Enviros Announce Major Protest Against Trump’s Move To Frack On Public Lands

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Chris White Tech Reporter
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A group of environmentalists announced Monday they plan on holding protests later this year targeting the Trump administration’s decision to allow hydraulic fracking on remote public lands in Utah.

Activists are planning a December protest over what they believe is the Bureau of Land Management’s (BLM) failure to address how fracking will worsen pollution and public health in a sparsely populated portion of Utah.

“This leasing plan disregards grave risks to public health and endangered species in favor of short-term profits for fossil fuel companies,” Diana Dascalu-Joffe, a senior attorney at the Center for Biological Diversity (CBD), said in a press statement. She was referring to the president’s move to open 94,000 acres in the Uintah Basin for natural gas development.

BLM is refusing to analyze whether more fracking would violate the Clean Air Act’s regulations on ozone pollution, and health studies have linked ozone exposure to various public health problems, according to CBD’s statement.

Sierra Club is slated to join CBD’s protest. Both groups feel the BLM also failed to ensure the protection of several endangered species, including the razorback sucker and Mexican spotted owl.

“This decision continues the Trump administration’s attack on our national parks and public lands,” Lena Moffitt, senior director of the Sierra Club’s Our Wild America Campaign, added in a joint statement with the CBD.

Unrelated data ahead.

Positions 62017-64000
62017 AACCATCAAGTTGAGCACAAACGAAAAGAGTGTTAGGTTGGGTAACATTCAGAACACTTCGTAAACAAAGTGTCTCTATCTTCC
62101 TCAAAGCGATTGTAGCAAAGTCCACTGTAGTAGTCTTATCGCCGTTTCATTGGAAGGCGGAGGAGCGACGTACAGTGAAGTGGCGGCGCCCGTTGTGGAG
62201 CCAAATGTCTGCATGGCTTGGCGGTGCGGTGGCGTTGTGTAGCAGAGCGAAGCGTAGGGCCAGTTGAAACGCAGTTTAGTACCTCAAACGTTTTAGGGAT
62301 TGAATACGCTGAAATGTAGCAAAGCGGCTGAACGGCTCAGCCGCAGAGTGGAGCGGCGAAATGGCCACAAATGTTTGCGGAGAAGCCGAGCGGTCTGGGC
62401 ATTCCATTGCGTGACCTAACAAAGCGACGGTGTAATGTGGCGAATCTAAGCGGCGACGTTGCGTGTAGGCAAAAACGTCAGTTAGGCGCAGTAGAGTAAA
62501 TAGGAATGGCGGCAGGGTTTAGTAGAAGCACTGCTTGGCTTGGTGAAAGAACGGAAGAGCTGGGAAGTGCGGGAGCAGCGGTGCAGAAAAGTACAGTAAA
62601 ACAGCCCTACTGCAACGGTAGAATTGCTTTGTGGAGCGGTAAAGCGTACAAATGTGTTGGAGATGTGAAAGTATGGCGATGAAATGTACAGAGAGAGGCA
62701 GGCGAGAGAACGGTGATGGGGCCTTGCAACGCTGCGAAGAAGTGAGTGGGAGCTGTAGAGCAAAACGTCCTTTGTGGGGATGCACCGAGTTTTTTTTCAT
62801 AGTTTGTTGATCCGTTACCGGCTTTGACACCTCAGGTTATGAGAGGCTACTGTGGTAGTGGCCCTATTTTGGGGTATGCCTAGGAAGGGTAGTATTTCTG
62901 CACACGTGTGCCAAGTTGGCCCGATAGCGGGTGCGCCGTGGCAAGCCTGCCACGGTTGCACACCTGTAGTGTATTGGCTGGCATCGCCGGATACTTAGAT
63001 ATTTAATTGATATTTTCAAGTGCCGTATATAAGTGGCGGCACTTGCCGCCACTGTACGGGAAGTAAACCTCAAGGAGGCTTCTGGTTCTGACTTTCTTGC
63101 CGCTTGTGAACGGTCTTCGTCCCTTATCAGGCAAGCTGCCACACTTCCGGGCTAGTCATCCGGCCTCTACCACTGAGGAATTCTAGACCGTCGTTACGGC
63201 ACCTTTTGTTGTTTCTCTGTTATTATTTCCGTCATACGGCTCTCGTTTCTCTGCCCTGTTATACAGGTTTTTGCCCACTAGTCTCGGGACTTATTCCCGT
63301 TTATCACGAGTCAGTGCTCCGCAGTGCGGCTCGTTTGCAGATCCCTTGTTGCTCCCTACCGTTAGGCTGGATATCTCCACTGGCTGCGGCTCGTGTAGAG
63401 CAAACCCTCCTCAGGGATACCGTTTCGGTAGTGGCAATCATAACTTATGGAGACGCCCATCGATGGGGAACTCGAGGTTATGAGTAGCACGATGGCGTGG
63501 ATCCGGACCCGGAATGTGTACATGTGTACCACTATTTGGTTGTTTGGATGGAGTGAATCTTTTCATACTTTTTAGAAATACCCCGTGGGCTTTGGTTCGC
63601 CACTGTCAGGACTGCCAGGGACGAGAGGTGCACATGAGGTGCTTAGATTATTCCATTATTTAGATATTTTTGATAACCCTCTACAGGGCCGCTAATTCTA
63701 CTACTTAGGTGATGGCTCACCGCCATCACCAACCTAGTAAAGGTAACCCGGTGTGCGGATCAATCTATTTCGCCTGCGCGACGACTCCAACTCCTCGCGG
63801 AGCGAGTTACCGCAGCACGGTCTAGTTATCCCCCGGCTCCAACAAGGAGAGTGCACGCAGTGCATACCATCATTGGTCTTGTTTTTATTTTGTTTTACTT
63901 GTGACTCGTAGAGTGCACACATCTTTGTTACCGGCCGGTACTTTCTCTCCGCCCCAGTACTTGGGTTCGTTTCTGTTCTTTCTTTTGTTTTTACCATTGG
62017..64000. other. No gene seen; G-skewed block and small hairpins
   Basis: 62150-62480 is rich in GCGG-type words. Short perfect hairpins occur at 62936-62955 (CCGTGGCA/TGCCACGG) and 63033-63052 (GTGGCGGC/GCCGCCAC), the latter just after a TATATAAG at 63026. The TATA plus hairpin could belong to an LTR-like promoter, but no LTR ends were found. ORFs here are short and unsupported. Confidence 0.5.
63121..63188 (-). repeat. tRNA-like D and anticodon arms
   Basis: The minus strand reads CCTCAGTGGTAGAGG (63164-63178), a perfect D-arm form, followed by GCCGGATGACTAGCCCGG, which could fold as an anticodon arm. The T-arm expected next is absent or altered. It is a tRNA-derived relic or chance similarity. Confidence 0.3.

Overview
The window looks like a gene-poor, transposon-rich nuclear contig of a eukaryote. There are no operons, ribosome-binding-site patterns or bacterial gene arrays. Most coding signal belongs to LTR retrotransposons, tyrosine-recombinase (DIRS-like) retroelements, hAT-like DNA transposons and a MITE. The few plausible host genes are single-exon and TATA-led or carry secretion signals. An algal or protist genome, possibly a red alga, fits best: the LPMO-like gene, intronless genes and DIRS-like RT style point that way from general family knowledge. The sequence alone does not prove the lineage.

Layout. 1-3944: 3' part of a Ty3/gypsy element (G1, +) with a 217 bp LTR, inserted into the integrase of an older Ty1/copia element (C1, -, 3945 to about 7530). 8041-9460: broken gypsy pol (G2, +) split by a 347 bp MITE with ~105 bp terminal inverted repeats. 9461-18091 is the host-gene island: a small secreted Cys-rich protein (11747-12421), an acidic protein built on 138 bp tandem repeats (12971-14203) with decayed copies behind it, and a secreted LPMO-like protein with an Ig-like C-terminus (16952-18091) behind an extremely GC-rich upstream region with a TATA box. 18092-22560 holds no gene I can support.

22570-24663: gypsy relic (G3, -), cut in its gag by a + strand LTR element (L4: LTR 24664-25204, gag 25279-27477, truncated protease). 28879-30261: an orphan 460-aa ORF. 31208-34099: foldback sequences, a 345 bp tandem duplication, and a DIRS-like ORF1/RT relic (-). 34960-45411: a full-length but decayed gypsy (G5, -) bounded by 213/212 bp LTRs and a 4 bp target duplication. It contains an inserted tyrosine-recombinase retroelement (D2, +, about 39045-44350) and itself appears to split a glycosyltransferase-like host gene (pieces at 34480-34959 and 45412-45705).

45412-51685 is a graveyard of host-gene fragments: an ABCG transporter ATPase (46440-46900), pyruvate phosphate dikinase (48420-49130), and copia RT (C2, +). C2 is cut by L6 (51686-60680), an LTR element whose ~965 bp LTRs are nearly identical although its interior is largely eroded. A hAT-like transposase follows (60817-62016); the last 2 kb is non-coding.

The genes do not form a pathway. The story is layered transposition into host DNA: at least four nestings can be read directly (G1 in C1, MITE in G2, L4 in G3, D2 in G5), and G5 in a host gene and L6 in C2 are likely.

“Our parks and public lands are for Americans to enjoy and explore, not to be exploited for fossil fuel industry profits,” she said. Activists were enraged after President Donald Trump suggested eliminating Obama-era regulations preventing fracking on federal and American Indian land.

State and tribal governments would be responsible for enforcing fracking regulations on those lands if former President Barack Obama’s rules are rolled back. The Department of Interior and the BLM are responsible for governing fracking on public land.

Some analysts estimate that the 2015 regulation costs the oil and gas industry $45 million per year to comply with protections and safeguards widely considered redundant, according to the BLM proposal.

The rule pits environmentalists against industry groups. Environmentalists support the rule as necessary for protecting clean water, but critics say that state and local regulations are enough, according to E&E News.

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